While a licking branch is an essential element to make mock scrapes, don't worry if you can't find a branch on a suitable tree in a given area where you want to make the scrape site.

You can simply cut a branch and tie it into a tree at the proper height where you want to make the scrape. Similar to the way I tied a branch in for the scrape dripper in the video above.

2. A Well Used Trail Nearby

This should really go without saying, but you must have a well used trail nearby in order to have a perfect spot for a mock scrape location.

A well used trail between bedding areas and a food source will ensure that there will be deer movement. Couple that with an overhanging branch and you can determine where a buck makes a scrape.

We like to make our scrapes near in high traffic areas near a deer trail, but you will also see real scrapes around the edge of a food plot or field edge.

You should also use a solid deer stand placement strategy for your stand location when planning and making mock scrapes.

You must take wind direction into account for your stand location as most mature bucks will scent check a scrape from downwind.

3. Proper Use of Scents

Using scents properly is a key element to successful mock scrapes.

Scrapes are made primarily by bucks and the bucks will urinate down their rear legs, over their tarsal glands and into the scrape. They will also defecate in a scrape to mark their territory.

Does will primarily use the licking branch and urinate in the scrape when they come into heat.

You can sign up for our rut calendar and we will also send you a peak breeding chart that will show you exactly when the does come into heat in your area.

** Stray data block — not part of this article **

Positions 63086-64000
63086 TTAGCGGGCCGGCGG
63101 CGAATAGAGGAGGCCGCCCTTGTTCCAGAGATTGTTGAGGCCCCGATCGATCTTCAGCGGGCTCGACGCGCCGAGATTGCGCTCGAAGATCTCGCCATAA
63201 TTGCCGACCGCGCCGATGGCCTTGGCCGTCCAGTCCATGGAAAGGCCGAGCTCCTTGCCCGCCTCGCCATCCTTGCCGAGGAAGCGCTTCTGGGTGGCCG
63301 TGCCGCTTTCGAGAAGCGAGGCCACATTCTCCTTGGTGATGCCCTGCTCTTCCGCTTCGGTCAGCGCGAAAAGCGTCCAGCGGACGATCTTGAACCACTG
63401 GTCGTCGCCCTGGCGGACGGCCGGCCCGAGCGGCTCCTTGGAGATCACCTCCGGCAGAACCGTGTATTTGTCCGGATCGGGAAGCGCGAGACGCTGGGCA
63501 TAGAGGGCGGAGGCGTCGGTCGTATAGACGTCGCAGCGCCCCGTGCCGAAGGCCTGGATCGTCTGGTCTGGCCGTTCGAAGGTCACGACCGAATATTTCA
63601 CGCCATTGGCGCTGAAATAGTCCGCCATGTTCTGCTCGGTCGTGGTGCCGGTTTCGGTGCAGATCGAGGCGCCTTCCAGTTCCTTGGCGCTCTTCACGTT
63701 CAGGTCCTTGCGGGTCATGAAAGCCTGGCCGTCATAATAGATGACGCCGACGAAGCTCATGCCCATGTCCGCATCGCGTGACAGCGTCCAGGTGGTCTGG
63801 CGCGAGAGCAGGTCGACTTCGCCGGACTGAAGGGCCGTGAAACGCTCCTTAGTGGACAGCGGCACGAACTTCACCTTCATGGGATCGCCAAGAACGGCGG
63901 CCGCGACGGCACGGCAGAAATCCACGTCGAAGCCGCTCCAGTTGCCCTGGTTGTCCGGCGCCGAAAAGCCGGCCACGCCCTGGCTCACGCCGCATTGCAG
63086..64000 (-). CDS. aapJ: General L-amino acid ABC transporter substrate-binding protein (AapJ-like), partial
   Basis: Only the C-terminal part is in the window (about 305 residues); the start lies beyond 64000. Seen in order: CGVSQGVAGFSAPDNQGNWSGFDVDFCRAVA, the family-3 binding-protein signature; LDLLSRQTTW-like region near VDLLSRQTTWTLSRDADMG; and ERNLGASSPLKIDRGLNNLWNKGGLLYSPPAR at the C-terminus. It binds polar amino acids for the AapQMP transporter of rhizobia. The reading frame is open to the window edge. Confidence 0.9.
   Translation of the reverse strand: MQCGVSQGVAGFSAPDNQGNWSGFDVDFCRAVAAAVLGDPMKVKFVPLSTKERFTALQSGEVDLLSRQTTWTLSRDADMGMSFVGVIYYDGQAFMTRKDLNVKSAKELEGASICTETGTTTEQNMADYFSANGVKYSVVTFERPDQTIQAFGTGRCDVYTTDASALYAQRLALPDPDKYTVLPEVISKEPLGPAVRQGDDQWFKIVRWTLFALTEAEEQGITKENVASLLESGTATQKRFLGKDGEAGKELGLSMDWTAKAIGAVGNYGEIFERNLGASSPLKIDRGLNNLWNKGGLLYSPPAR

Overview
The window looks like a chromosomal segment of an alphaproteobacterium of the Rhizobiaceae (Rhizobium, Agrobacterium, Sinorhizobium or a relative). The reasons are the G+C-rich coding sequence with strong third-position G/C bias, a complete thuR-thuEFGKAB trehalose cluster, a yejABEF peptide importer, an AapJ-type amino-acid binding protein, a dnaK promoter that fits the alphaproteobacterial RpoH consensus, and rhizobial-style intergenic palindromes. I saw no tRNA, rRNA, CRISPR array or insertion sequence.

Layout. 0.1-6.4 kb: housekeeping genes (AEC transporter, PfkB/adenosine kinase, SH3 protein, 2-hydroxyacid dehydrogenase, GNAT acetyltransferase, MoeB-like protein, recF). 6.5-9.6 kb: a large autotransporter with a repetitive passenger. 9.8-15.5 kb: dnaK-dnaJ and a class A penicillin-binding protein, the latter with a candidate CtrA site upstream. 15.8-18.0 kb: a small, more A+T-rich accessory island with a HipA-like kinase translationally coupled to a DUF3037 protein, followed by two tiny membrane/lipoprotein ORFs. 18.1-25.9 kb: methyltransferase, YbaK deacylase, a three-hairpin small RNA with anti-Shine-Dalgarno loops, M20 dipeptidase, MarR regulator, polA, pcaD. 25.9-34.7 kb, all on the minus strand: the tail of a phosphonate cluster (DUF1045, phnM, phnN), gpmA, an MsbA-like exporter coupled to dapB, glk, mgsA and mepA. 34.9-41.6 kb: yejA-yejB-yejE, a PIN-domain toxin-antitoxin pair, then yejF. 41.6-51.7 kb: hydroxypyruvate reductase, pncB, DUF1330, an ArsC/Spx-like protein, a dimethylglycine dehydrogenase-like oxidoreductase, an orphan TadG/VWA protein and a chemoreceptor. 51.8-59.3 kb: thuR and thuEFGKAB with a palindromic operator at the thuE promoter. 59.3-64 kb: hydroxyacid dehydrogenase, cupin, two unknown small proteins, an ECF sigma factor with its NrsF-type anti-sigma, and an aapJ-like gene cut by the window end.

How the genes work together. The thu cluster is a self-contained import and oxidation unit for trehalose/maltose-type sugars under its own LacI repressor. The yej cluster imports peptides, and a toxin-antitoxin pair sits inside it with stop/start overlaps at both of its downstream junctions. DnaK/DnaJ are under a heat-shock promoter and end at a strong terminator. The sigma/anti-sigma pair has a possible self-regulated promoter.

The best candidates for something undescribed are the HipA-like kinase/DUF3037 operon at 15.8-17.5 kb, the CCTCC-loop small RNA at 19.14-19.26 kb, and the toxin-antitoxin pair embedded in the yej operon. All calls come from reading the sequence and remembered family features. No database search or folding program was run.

You want to use buck urine and tarsal gland scents in your fake scrapes until the does begin to come into heat.

You can then switch to doe in heat urine in combination with the buck urine in the same mock scrape to make it more realistic.

This would be a good time to address a common misconception with the use of scents.

We have heard many hunters claim that they don't like to use doe in heat scent because it spooks does.

This could not be further from the truth. We use doe urine all the time and it will actually attract the does.

In the video below, you will see a doe walk downwind of an actual scrape that we had just scented with doe in heat urine an hour before.

Check out her reaction!

While we are talking about scents, it would be a good time to talk about the importance of scent control.

Learning how to make mock scrapes is really useless if you are going to leave your human scent all over the area.

You should wear rubber boots when hunting and working around scrapes to reduce the amount of human scent left behind.

While hunting, we have had some success using ozone generators and Nose Jammer to fool the whitetail's nose, but what we are finding is that it is extremely difficult, if not impossible to fool the nose of a mature buck.

Check out our article on scent control tips to learn all the ways to minimize the scent you leave behind.

When to Make a Mock Scrape?